19.9 Based on this finding of fact as to what constituted the cause of the accident, the court decided in favour of Linda's claim against CQ Steamboat and consequently dismissed the claims lodged respectively by Linda and CQ Steamboat against SH Engineering.

(2) CQ Steamboat's claim against Liberty Insurance

19.10 Hence, the key issue before the court was whether CQ Steamboat had breached certain conditions incorporated into the policy by Liberty Insurance, which submitted the following arguments for repudiating liability:

(a) CQ Steamboat did not, as required by the policy, “take all reasonable precautions to prevent loss, damage or accidents including … supervision of employees”.

(b) CQ Steamboat did not, as required by the policy, “take all reasonable precautions to prevent loss, damage or accidents including … compliance with all statutory obligations”.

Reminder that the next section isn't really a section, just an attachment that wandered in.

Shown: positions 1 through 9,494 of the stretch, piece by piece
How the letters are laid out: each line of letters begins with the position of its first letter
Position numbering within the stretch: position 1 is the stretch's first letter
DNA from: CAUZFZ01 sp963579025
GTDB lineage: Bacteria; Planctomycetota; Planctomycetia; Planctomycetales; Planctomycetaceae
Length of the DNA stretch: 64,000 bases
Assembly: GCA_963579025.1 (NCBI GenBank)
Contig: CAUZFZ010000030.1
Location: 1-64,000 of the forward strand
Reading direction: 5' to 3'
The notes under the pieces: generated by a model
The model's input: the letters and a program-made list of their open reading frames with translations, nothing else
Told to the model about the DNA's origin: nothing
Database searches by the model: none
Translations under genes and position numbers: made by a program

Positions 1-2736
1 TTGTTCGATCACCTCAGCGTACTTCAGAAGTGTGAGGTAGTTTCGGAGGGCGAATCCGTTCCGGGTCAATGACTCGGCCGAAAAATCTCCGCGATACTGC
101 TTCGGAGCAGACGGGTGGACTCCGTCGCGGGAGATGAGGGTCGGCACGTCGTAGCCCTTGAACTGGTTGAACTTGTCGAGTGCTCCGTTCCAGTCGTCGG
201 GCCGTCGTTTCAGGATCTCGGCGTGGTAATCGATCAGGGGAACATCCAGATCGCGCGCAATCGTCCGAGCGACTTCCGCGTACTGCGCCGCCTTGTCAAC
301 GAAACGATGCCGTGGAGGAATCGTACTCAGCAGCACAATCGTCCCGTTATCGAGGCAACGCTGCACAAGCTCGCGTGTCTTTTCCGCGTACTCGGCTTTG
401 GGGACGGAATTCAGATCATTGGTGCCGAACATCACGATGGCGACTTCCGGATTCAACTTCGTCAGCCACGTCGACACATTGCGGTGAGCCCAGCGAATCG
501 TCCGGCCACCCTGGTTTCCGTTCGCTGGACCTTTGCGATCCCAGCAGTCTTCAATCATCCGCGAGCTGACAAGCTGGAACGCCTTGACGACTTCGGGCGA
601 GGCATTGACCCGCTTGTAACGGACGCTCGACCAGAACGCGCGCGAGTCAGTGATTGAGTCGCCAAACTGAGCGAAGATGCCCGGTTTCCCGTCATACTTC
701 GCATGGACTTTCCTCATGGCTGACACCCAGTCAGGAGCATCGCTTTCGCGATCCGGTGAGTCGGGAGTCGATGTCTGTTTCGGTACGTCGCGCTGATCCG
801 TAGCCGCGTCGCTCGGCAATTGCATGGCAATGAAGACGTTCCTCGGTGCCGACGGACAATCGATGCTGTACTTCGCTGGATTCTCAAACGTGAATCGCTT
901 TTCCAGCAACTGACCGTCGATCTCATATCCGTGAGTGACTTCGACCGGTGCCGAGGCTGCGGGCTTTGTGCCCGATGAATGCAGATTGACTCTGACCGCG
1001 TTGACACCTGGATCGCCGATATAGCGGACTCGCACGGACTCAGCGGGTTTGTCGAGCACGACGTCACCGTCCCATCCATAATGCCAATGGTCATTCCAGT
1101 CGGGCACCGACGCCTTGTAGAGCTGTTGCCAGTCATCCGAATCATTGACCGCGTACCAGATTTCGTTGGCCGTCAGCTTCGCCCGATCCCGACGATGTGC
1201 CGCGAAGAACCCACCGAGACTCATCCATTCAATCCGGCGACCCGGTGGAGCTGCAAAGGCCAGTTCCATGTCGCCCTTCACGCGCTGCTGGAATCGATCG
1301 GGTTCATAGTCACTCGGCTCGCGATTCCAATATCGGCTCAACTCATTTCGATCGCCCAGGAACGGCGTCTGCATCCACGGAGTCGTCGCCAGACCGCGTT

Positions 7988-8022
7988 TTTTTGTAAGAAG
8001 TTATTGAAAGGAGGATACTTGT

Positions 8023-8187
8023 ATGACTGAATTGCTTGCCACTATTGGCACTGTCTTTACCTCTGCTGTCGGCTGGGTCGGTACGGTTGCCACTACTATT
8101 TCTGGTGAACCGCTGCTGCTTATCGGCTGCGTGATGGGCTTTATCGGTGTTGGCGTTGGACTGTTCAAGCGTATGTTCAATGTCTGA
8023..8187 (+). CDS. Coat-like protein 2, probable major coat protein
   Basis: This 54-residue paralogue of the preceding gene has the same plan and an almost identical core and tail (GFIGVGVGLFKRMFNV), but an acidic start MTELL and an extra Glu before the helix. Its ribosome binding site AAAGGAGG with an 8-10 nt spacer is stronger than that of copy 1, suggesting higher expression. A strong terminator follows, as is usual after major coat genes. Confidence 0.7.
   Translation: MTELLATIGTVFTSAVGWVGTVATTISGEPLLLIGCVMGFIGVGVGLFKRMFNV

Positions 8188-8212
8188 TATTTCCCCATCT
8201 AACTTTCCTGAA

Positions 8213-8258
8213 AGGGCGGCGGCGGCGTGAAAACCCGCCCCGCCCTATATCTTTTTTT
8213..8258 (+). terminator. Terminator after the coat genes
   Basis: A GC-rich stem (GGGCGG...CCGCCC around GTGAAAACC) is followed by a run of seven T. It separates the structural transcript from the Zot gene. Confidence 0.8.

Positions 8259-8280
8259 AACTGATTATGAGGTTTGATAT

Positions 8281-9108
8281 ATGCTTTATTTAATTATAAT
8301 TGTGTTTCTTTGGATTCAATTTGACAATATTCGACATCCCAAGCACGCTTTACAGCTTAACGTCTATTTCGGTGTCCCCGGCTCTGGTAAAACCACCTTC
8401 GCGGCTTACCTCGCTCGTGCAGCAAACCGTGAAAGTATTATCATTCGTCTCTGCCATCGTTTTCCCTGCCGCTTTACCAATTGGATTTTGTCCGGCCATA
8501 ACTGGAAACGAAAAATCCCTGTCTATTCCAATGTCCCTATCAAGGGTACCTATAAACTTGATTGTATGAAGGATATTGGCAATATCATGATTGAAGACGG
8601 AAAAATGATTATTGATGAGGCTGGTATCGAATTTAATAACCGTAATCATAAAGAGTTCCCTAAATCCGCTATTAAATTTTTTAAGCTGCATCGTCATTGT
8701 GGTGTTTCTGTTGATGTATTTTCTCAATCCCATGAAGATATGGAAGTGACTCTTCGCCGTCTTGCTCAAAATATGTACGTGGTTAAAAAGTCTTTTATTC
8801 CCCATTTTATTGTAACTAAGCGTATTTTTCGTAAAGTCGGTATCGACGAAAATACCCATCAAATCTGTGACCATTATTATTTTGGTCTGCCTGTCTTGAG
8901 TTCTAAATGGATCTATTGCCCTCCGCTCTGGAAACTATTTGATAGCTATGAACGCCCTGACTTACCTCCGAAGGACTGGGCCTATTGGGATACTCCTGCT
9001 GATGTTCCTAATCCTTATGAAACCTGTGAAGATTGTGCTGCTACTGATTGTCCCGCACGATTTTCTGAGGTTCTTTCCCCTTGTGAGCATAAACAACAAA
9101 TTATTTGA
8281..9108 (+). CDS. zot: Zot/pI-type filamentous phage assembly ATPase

(c) Liberty Insurance also relied on the provision that all benefits under the policy would be forfeited if CQ Steamboat “shall not comply with our [that is, Liberty Insurance's] requirements or shall hinder or obstruct us [that is, Liberty Insurance]” during the post-accident investigations.

(a) Defence 1 — Inadequate supervision of employees

19.11 For its first defence, Liberty Insurance asserted that CQ Steamboat's safety precautions were “lacklustre to the point of recklessness” in that the restaurant had been reckless when performing the following duties:

(a) failing to ensure that its employees were properly trained;

(b) failing to verify that its employees were well versed in the instruction manual and, more specifically, had understood how to deal with the warning signs associated with the steamboat stoves; and

(c) failing to identify potential fire-safety hazards.